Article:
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Germany 5 November 1997 Appellate Court Hamm (In-line skates case) [translation available]
[Cite as: http://cisgw3.law.pace.edu/cases/971105g1.html]

Primary source(s) of information for case presentation: Case text

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Case identification

DATE OF DECISIONS: 19971105 (5 November 1997)


TRIBUNAL: OLG Hamm [OLG = Oberlandesgericht = Provincial Court of Appeal]

JUDGE(S): Unavailable


CASE NAME: German case citations do not identify parties to proceedings

CASE HISTORY: 1st instance LG Münster 19 December 1996 [affirmed]

SELLER'S COUNTRY: Italy [plaintiff]

BUYER'S COUNTRY: Germany [defendant]

GOODS INVOLVED: In-line skates

Case abstract

GERMANY: Oberlandesgericht Hamm 5 November 1997

Case law on UNCITRAL texts (CLOUT) abstract no. 295

Reproduced with permission from UNCITRAL

An Italian seller, plaintiff, made a series of deliveries of in-line skates to a German buyer, defendant under a contract of sale. The seller sued the buyer for the total outstanding purchase price. The buyer sought set-off with damages arising from deliveries unconnected to the seller's claim.

The appellate court, with which an appeal was lodged by the buyer, found the CISG to be applicable to the sales contracts according to article 1(1)(a) CISG, despite an underlying distribution agreement between the parties. It held that each of the sales contracts had to be treated independently from the distribution agreement and that the plaintiff's claim for payment was justified under article 53 CISG.

It furthermore held that the buyer's claim for set-off was not admissible due to a lack of jurisdiction. As both the domicile of the seller and the place of performance were held to be in Italy, the court ruled that German courts were not competent to deal with the set-off claim.

As to the sales contracts, in view of the fact that the seller had handed over the goods to the first carrier in Italy, this country was determined to be the place of performance according to article 31(a) CISG.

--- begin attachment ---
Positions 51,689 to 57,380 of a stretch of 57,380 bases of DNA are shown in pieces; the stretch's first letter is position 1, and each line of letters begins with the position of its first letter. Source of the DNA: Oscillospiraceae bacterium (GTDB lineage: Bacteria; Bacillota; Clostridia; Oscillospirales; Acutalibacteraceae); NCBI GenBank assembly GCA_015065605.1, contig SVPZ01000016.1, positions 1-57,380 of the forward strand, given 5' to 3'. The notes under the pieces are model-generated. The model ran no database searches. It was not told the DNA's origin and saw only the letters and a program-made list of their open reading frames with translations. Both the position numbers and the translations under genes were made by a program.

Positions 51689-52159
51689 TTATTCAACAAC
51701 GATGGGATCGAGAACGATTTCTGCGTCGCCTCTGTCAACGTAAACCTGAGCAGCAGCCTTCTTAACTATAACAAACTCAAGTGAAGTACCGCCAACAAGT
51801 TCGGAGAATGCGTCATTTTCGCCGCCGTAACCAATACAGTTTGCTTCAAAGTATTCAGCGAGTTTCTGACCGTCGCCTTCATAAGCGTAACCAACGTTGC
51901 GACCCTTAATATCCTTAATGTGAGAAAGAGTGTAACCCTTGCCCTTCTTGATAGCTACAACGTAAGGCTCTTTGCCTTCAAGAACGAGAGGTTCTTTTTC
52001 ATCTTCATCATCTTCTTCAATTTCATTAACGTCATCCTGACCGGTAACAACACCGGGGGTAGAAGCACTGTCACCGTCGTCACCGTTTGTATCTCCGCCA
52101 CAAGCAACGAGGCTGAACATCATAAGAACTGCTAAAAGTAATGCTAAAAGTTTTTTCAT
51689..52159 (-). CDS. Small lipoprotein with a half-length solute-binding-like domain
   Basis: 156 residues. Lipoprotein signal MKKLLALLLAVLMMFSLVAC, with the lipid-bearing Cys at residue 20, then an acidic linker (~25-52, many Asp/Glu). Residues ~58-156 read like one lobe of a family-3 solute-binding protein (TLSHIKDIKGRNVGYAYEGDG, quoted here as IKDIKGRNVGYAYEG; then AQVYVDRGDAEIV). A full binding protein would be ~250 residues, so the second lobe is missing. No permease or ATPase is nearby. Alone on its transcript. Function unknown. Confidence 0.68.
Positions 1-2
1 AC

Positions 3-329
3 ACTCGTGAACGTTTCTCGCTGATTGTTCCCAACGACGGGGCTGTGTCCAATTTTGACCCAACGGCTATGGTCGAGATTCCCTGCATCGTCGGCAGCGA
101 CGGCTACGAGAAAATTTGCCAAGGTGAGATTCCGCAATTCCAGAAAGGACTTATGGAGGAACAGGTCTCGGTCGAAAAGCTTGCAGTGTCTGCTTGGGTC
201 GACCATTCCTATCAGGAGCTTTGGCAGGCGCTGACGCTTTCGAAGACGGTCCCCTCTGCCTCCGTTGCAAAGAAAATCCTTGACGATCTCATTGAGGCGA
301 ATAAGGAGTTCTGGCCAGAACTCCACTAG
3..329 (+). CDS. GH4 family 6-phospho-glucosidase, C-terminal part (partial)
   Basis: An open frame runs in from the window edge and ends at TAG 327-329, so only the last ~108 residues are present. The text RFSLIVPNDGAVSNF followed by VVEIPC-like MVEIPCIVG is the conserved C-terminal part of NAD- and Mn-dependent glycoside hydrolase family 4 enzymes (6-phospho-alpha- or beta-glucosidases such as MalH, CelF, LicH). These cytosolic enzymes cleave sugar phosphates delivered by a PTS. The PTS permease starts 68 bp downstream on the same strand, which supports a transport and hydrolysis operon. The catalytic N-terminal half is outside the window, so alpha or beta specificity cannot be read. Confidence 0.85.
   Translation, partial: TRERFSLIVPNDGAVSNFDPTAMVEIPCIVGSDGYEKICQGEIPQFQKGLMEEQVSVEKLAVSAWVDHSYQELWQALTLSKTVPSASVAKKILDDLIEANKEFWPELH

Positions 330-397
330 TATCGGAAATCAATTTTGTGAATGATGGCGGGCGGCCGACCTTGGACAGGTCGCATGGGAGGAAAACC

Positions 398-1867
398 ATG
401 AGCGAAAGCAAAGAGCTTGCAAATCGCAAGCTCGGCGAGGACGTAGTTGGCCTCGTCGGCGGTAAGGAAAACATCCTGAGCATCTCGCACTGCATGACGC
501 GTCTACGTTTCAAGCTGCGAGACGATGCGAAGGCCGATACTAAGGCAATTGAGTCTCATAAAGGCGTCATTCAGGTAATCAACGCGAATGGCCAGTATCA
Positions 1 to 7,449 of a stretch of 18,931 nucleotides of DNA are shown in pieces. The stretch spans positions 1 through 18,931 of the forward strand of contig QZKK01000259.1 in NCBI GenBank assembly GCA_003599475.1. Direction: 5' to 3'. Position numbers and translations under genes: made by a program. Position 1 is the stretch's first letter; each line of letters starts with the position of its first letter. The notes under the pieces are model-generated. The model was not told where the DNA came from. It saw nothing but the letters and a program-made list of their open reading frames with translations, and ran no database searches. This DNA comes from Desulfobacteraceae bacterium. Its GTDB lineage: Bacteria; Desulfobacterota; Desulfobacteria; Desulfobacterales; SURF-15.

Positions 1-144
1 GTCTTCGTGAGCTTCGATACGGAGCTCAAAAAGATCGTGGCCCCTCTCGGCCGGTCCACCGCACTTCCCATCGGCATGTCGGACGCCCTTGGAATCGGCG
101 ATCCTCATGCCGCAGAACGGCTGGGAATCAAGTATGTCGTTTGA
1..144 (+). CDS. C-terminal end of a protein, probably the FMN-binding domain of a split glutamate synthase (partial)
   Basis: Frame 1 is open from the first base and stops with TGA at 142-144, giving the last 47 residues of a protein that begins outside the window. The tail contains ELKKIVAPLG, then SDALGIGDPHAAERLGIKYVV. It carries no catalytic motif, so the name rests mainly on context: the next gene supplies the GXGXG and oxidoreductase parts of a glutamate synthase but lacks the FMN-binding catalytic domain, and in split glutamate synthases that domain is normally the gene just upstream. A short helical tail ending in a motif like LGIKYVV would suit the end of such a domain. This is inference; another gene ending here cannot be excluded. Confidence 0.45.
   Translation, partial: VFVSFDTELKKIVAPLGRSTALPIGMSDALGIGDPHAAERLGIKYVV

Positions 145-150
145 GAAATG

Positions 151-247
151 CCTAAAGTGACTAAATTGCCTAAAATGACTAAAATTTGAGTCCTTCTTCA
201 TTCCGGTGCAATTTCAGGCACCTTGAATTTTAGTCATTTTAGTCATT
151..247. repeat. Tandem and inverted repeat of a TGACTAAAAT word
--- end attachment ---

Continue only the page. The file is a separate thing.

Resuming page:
Since the buyer had not objected to the seller's claim for payment, such claim was allowed. Additionally, the seller was entitled to interest according to article 78 CISG, the rate of which had to be determined by Italian domestic law as applicable under private international law provisions.

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Classification of issues present

APPLICATION OF CISG: Yes [Article 1(1)(a)]


Key CISG provisions at issue: Articles 4 ; 31(a) ; 78 [Also cited: Articles 7(2) ; 45(1)(a) ; 50 ; 51 ; 53 ; 81(2) ]

Classification of issues using UNCITRAL classification code numbers:

4B [Scope of Convention (issues excluded): set-off for damages arising from deliveries unconnected to seller's claim];

31A [Place for delivery: contracts involving carriage of goods];

78B [Interest on delay in receiving price: rate of interest]

Descriptors: Scope of Convention ; Set-off ; Delivery ; Interest

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Editorial remarks

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Citations to other abstracts, case texts and commentaries


English: Unilex database <http://www.unilex.info/case.cfm?pid=1&do=case&id=437&step=Abstract>


Original language (German): cisg-online.ch <http://www.cisg-online.ch/cisg/urteile/381.htm; Unilex database <http://www.unilex.info/case.cfm?pid=1&do=case&id=437&step=FullText>

Translation (English): Text presented below


English: Liu Chengwei, Recovery of interest (November 2003) n.166; Article 78 and rate of interest: Mazzotta, Endless disagreement among commentators, much less among courts (2004) [citing this case and 275 other court and arbitral rulings]; [2005] Schlechtriem & Schwenzer ed., Commentary on UN Convention on International Sale of Goods, 2d (English) ed., Oxford University Press, Art. 7 para. 35

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Case text (English translation)

Queen Mary Case Translation Programme

Oberlandesgericht Hamm 5 November 1997

Translation [*] by Marko Maljevac [**]

Translation edited by Ruth M. Janal [***]

Facts of the case

[Seller], whose place of business is in Montebelluna, Italy, is a producer of in-line skates and other skating products. [Buyer], whose place of business is in Münster, Germany, distributes such products.